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Tuesday, December 20, 2005


The BCNGroup Beadgames



Challenge Problem



Lattice of ontologies


Function/structure descriptions




The lattice notion seems attractive but has the underlying problem that I communicated in the ONTAC forum. A lattice of "theories" is needed as an interoperable mechanism (WITHOUT UNDUELY CONSTRAINING THE USER COMMUNITIES).


I feel that you have agreed that the underlying problem has to do with the imposition of too much logical constraints. (But I am never sure of your position on this point, there are practical issues in your mind and theoretical issues. We can see the conflict.)


A second potential problem has to do with the interpretation of individual terms, but this "term semantic degeneracy" (a term having more than one allowed meaning) can be managed whether by a OMG (Object Management Group) type virtual model of term meaning, or by a reconciliation of terminological differences method as seen in the SchemaLogic product. How SchemaLogic handles this is simply to have a bucket in their hash table of terms where if there are more than one meaning/context for a specific term, this is noted with a pointer in the bucket. So a single "place" does exist that specifies the precise meaning of a term, unless that term is observed to have more than one meaning/context; and then this single "location" makes this semantic degeneracy known.


One would assume that IF a lattice of logically expressed ontology were to exist in a registry, then the terminological reconciliation (ie interpretation) would occur as a first (early) step in identifying which element of the lattice was to be operational for a specific data exchange. (Right?)



Brand is suggesting we would like for this registry and lattice to work using logically specified concepts. I agree with this language "logically specified".




"COSMO is the proposed Common Semantic Model, viewed as consisting of a lattice of ontologies which will serve as a set of basic logically-specified concepts (classes, relations, functions, instances) with which the meanings of all terms and concepts in domain ontologies can be specified. The use of a common set of defining concepts will permit accurate interoperability of knowledge-based systems using the logical relations of their ontologies as the basis for reasoning in the system.


The exact structure of the COSMO is an issue that will be decided by the work of the COSMO working group (COSMO-WG) and its parent group, the Ontology and Taxonomy Coordinating Working Group (ONTACWG). The type and number of different logically incompatible ontological theories that may be needed to accommodate different viewpoints, and the ways they can be related to each other, will be decided by the efforts of these groups. "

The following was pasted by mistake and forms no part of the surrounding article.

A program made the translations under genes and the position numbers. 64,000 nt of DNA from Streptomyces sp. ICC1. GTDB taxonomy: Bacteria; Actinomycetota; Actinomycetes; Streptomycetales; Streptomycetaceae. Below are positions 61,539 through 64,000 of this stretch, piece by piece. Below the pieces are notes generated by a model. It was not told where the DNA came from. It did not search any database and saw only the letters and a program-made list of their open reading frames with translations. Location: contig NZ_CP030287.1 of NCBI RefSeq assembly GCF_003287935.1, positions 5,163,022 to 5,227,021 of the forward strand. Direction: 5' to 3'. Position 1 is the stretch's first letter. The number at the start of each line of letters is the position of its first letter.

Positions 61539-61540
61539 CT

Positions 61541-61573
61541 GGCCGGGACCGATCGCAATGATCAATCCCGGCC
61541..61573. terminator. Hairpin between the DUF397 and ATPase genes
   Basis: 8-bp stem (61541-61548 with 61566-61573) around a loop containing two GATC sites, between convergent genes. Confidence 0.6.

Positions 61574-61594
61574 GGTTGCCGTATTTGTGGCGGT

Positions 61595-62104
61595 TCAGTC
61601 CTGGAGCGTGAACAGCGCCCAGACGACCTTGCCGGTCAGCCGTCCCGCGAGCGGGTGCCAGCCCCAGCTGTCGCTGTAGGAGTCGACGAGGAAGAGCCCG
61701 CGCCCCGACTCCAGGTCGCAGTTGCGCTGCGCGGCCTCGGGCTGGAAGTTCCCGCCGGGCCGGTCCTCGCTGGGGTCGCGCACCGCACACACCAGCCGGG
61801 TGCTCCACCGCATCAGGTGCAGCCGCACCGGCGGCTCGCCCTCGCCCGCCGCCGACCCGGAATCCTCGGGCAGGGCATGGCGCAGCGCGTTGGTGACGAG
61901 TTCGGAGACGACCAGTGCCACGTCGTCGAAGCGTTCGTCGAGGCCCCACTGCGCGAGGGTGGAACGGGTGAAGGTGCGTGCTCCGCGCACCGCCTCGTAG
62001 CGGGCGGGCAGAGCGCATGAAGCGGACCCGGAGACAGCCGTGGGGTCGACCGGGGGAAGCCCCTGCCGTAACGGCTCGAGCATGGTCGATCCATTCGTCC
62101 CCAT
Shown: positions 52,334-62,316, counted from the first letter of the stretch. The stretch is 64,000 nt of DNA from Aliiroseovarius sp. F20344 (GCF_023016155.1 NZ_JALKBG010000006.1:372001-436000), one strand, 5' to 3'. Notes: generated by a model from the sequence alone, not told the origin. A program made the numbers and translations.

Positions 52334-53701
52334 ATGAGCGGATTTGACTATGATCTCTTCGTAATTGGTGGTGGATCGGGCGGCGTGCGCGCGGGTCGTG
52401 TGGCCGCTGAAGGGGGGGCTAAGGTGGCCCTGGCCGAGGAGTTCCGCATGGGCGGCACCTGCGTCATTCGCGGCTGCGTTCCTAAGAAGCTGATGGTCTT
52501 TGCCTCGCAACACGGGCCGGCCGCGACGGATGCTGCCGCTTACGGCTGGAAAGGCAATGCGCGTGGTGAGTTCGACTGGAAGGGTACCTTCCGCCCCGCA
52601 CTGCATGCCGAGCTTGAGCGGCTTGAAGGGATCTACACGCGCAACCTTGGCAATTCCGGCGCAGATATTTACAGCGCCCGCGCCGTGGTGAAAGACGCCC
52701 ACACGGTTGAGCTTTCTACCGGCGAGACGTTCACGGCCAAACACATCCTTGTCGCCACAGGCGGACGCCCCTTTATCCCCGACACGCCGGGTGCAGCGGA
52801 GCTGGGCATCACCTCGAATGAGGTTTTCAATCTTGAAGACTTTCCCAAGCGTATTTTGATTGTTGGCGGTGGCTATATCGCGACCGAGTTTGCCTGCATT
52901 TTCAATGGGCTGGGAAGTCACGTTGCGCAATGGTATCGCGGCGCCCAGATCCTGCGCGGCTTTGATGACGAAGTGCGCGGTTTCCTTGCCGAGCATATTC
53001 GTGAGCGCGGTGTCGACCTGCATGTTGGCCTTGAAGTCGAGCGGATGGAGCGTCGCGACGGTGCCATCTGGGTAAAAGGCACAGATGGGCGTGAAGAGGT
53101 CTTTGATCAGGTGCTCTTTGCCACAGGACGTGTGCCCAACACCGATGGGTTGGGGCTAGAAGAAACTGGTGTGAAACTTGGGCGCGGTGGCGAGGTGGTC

<end quote>


But I note that a set of logically specified concepts does not HAVE to lead to theorem proving exercises.


We again point to the UDEF coding taxonomies (with its agreement to the ISO-11179-5 naming conventions). We also find agreement with the SUMO as well as certain ISO standards for oil and gas industry quality management.


Gary, in my review of the oil and gas terminology standards I see a constant evolution of what the industry uses. Can you make a comment about this?


The UMLS (Unified Medical Language System) is also


1) used by a significant user community (in particular by Univ of Washington's structural informatics group)

2) has become mature over the past five or six years.



I have been brought into a industry group where we will be spending some resources on the notion of a ontology hub, with a center "common set of concepts", in the spirit of SUMO's property that "all" other related ontologies make reference to the common set of core concepts.


If this common core is to be domain independent, then (I assume) that it has to


1) have only concepts that are of an abstract nature, such as the 16 classes of the UDEF and the 18 properties of the UDEF. (I am giving UDEF here only to point to a specific example of an enumeration of (what we call) a topological cover over the most general concepts needed to talk about everyday things.) I am not in favor of any metaphysical type concepts in this cover, and one finds none in the UDEF. (This is where controversy arises because, in our opinion, classical philosophy leads itself into pure abstraction, metaphysical concepts related to being, where the relationship to real things cannot be made clear.) We hope to escape the metaphysical by focusing on a structure/function interpretation of data.


2) not have a single logic imposed on the core concepts - so that specific and often inconsistent logical treatments can be added within the domain or utility ontologies.



Thus the alternative to a lattice is a hub. But in interesting cases, the hub may be the least element of a lattice of ontology with logic based theories.


But the hub may also merely be an abstract layer of concept specifications that are found commonly useful in function/structure descriptions (without a theory being imposed in the utility or domain ontology),